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Whenever a person dies, his or her property becomes available to his or her legitimate heirs. Whether or not he or she made a will during his or her lifetime. However, they have the power to accept it or, failing that, to reject it if they consider that it will not bring them the benefits they expect.
In this article we want to focus on the acceptance of the inheritance, which is the most common. However, this is a process that also involves a certain complexity and generates many doubts among the beneficiaries, so our advice in this case is to seek advice from a good lawyer who is an expert in inheritance.
What is the acceptance of an inheritance?
Accepting an inheritance is a free and voluntary act through which a person who has been called to an inheritance shows his or her desire to accept it. Contrary to what happens with the distribution, with which it is often confused, it does not involve the participation of the rest of the heirs, if there are any.
Only when a person accepts the inheritance does he or she become an heir, although it is true that he or she does not yet hold title to the assets that correspond to him or her. It should be emphasised that the acceptance must always be made in full. For example, it is not possible to accept a house and reject a debt, as both are part of the estate.
How is an inheritance accepted?
Many people think that inheritances can only be accepted or rejected, but this is not the case. There are two ways to accept them, as we will see below.
In this case, the effects of the inheritance are unlimited, as the heir accepts the assets and debts of the deceased without any conditions. Moreover, he or she will be liable to creditors with his or her own assets if necessary.
This is the most common option, although it is not always the most advisable. This is mainly due to the fact that an inheritance can be accepted purely or simply by express (by expressing the will orally or in writing) or tacit (by performing acts that could not be carried out without having the status of heir).
Tacit acceptance is undoubtedly the most complex case, so let us illustrate it with an example. Let us imagine a person who uses part of the debts contracted by the deceased with capital from the inheritance. Although he has not explicitly stated that he has accepted it, it is assumed that he has done so.
Acceptance with benefit of inventory
The purpose is to limit the effects of the inheritance when it is known or suspected that the debts may be high. In this case, the heir is liable to creditors only to the extent of the estate. In this way, it is impossible for his or her assets to be compromised.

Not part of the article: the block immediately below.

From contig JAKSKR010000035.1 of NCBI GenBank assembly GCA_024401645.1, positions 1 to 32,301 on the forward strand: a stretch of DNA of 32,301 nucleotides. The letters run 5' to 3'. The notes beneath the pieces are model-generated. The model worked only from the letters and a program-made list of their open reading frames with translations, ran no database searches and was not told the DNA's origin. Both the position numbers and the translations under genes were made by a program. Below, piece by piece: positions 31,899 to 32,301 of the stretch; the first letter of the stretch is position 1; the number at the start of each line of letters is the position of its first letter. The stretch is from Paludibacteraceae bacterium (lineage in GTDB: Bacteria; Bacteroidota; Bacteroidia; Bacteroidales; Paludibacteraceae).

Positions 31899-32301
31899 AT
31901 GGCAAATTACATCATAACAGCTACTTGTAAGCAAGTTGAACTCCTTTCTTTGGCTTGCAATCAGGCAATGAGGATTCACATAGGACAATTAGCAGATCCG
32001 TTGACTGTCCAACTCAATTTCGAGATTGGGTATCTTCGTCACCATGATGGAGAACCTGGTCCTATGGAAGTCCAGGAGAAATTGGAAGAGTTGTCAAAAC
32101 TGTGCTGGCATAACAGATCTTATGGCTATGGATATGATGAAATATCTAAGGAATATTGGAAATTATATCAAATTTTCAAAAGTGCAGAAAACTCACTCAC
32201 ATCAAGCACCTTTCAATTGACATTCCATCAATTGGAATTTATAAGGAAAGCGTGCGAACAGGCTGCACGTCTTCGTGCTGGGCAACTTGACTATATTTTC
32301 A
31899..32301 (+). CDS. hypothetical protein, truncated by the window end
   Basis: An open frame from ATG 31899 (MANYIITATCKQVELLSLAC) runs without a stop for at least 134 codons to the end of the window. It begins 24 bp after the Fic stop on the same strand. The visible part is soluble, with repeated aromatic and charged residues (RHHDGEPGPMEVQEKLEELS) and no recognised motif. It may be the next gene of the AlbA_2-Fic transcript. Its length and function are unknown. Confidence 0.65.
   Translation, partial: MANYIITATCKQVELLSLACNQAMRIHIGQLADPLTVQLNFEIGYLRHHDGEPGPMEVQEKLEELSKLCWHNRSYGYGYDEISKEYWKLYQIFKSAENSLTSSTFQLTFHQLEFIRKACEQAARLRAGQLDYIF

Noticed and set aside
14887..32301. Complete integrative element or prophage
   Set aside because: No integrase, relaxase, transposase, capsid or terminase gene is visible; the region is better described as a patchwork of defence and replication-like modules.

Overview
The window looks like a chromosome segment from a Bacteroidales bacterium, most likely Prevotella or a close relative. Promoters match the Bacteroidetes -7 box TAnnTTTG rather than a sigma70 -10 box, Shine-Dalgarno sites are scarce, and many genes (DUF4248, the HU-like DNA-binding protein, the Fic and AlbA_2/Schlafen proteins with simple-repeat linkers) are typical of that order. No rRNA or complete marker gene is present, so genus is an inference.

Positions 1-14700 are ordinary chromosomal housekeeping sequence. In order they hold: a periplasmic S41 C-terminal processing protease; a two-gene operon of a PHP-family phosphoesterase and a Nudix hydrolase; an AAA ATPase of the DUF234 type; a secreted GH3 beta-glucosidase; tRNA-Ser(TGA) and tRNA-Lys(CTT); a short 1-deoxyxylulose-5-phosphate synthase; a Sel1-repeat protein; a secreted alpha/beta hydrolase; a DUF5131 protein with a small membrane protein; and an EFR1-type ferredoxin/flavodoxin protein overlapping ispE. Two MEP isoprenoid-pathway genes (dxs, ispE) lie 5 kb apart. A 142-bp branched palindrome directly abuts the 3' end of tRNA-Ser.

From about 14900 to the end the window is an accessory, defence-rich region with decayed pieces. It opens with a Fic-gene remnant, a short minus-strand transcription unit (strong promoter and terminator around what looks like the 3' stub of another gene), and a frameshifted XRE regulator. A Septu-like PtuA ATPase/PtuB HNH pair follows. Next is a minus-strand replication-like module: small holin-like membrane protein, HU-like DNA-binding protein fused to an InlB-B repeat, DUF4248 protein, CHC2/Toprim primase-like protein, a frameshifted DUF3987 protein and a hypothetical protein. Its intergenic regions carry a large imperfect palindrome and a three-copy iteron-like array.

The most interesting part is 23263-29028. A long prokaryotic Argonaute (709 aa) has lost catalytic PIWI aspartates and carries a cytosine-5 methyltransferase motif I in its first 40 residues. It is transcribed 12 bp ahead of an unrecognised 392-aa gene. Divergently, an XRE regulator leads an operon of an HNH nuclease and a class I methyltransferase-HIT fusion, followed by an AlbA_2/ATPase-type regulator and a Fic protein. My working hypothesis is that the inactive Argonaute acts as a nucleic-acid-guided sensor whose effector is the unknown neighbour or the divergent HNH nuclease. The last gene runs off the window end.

However, there are not all advantages, as resorting to acceptance with benefit of inventory has additional costs, such as, for example, the appraisal and valuation of the assets, rights and obligations of the deceased, which also delays the collection of the inheritance.
Who can accept an inheritance?
The Civil Code states that all persons with capacity to act can accept an inheritance. But what does this mean exactly? Well, in certain cases, it will be the legal representatives of the beneficiary who accept or repudiate the inheritance. This would be the case of:
- Minors subject to guardianship or parental authority. By default, the acceptance will be made for the benefit of the inventory, unless the legal representative has judicial authorisation.
- Emancipated minors. As in the previous case. However, in order to accept the inheritance purely and simply, they will only require the authorisation of their legal representatives.
- Incapacitated persons. In cases of guardianship or curatorship, the representative may accept the inheritance with benefit of inventory. In the other case, judicial authorisation will be required.
For its part, the Civil Code provides for certain special cases, for example, in the event that a spouse accepts an inheritance outright without the consent of his/her partner, the latter will not have to respond to the inheritance debts with the assets that form part of the marital partnership.
What happens if one heir accepts the inheritance and another does not?
This is a more common problem than it seems. The solution is offered by article 1005 of the Civil Code, which indicates that any person who has the condition of heir can request through a notary that the rest accept or repudiate the inheritance in the shortest possible time. To do so, they have 9 calendar days from the death of the deceased.
Once the notarial summons has been issued, the remaining heirs have 30 calendar days to express their willingness to accept or not to accept the inheritance. If they do not make any statement in this respect, it will be understood that they accept the inheritance purely and simply and will not be able to avail themselves of the advantages offered by the benefit of the inventory.
In short, the acceptance of the inheritance with or without a will has the same effects, which will depend on whether it is carried out purely and simply or with benefit of inventory. If you have any doubts, please contact us. We will be pleased to help you.
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